The Knights Templar were answerable only to the Pope, not to the King or the City of London. This continued with the Knights’ successors, the more soothing Knights Hospitaller, after the Templars were suppressed in c.1310. The Hon. Socs., focusing on legal training, arrived as tenants of the knights around the fourteenth century. With the dissolution of religious establishments, King Henry VIII became both the owner of the precinct, and replaced the Pope as the person the inhabitants were answerable to. It is due to this series of events that the Hon. Socs. claim exemption from control by the City as liberties. In 1608, letters patent of King James I gave the lands and buildings of the Temple to the Hon. Socs., and these letters confirmed their liberty status.

The Lamb of God bearing the flag of St George: The symbol of Middle Temple, derived from a similar one used by the Knights Templar. Here it is above a gatehouse, the sheep showing unusual dexterity for one born with cloven hooves.

← The entrance to Inner Temple from Temple Lane showing Pegasus, the symbol of this Hon. Soc. The symbol’s origins are unclear, possibly being a corruption of one used by the Knights Templar – two knights on the same horseback.

Another result of this history is that the Temple Church has never been part of the Diocese of London, but instead lies under the direct jurisdiction of the monarch. This is termed a ‘Royal Peculiar’.

Aren’t there other legal training societies?

Yes. These are only two of the four Inns of Court, all dedicated to the training and support of the English legal profession. The others, both nearby – Lincoln’s Inn and the smaller Gray’s Inn – are also Hon. Socs., rich in history. However, they have never had a local government role, have never been liberties, and both are now subject to the tediously boring council administration of the London borough of Camden.

Why do the Inner and Middle Temples still have this local authority role?

It’s true that other medieval liberties – like Whitefriars, a former monastery that bordered Temple land to the East – surrendered their independence, voluntarily or otherwise, hundreds of years ago. The survival of the Hon. Socs. as liberties during that period may be down to the area being an acme of respectability and law-abidance. Whitefriars, before its abolition, had descended into a lawless wasteland full of murderers, criminals, other undesirables and Daniel Defoe. Truly the neighbours, or perhaps potential clients, from hell – except for Daniel Defoe who I’m sure was a nice chap. See my post on this wild liberty here.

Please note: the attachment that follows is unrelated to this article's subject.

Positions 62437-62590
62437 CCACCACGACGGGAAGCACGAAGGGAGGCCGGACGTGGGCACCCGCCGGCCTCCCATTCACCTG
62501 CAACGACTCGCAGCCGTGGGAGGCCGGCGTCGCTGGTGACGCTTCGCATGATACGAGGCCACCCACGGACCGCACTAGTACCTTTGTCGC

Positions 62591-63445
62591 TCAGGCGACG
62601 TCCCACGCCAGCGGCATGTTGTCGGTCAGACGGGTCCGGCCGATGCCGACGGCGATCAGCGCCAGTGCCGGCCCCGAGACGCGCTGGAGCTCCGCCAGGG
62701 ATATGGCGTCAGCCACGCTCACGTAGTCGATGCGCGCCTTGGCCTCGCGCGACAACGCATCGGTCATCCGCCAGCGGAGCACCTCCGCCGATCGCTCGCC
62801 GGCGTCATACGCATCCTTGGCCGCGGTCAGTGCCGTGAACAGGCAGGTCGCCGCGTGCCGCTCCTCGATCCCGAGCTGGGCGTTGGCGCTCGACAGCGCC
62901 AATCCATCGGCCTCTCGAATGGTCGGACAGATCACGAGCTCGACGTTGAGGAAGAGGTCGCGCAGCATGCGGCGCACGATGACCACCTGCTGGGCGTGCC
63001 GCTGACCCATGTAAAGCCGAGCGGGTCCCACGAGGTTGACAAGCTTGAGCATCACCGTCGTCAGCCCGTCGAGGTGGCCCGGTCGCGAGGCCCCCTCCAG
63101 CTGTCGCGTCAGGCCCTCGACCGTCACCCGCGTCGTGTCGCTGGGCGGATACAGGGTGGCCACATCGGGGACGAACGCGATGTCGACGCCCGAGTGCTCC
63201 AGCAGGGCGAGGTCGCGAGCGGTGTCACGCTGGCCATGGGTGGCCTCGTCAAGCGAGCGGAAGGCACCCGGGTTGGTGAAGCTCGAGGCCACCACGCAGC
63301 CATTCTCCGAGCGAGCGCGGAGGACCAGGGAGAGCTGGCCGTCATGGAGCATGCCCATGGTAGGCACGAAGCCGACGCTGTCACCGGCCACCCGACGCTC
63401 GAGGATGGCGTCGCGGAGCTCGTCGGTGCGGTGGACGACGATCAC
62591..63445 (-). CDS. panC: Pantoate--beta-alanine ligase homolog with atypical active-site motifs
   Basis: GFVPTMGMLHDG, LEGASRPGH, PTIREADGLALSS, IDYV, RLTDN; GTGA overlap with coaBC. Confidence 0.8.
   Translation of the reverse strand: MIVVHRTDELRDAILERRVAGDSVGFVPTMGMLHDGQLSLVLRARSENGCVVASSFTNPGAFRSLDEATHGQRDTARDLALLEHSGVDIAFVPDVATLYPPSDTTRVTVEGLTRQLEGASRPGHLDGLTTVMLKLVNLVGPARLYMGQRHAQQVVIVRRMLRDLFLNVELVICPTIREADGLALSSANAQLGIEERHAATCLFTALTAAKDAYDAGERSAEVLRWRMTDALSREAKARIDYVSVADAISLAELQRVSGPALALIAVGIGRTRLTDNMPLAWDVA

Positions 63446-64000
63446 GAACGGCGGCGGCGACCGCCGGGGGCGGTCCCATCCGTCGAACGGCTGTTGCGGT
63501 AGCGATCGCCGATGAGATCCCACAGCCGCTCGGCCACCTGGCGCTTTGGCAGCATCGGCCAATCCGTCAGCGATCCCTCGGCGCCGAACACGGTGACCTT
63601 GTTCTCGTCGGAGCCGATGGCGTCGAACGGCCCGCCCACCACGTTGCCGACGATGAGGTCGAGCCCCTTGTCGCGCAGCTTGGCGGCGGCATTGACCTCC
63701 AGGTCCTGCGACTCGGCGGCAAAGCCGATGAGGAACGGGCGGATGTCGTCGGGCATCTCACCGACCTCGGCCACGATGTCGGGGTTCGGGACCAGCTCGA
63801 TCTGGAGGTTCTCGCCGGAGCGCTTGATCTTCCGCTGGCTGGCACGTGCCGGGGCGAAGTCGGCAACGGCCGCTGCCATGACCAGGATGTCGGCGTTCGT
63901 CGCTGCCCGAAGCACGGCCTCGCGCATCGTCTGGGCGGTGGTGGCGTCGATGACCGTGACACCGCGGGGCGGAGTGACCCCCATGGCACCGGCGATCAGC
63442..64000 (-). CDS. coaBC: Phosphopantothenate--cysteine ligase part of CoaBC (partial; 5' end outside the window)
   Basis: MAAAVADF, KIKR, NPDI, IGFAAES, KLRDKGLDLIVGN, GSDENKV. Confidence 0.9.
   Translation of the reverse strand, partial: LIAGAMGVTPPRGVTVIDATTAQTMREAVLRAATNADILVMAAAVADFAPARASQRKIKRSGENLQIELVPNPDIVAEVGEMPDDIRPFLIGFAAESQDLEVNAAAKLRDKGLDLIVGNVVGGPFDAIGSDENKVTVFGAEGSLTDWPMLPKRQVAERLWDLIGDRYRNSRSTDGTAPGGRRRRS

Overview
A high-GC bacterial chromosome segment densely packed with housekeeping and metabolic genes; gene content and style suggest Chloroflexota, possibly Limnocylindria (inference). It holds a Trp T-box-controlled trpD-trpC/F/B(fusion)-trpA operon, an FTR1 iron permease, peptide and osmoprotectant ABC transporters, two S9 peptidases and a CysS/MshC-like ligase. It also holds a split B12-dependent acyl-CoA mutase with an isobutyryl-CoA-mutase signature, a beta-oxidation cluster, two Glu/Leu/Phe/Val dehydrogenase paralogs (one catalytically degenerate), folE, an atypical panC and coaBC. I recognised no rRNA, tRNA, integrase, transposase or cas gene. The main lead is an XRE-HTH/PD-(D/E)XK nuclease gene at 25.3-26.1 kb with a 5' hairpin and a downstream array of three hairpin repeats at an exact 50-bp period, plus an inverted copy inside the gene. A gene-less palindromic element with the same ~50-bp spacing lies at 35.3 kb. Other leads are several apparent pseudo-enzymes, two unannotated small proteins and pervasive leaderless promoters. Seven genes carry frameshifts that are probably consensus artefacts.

The continued existence of the Hon. Socs. as liberties-come-local-authorities may also reveal a reluctance on the part of Governments through the centuries to take on a vast huddle* of the finest legal brains in England. I suspect that they will retain their existing form for as long as they want it – and currently, to all those wearing horsehair wigs, the status quo is just fine and dandy.

*This is the collective noun for lawyers, honest.

How do they function today?

The two Hon. Socs., which operate in very similar ways, are now governed by the Temples Order 1971 (‘the Order’), which is an instruction passed by the Privy Council – a council of senior politicians advising the monarch, with a history dating back to Norman times. It is not an Act of Parliament.

The Order designates the Sub-Treasurer of the Inner Temple and the Under-Treasurer of the Middle Temple as the local authority. Yes, these authorities are so micro they each seem to consist of one person and a small office staff. In the Order, the liberties are classed as London Boroughs. However, responsibilities listed in the Order are passed not to the GLA but the City of London. I guess weird anomalies must stick together. What’s more, the sub- and under-treasurer can pass even more responsibilities to the City if a fee can be agreed. This means that the City does many things for the Hon. Socs., even down to the prevention of the sale of milk from diseased cows. However, as there are no cows in situ, this doesn’t seem to be an onerous responsibility to pass on.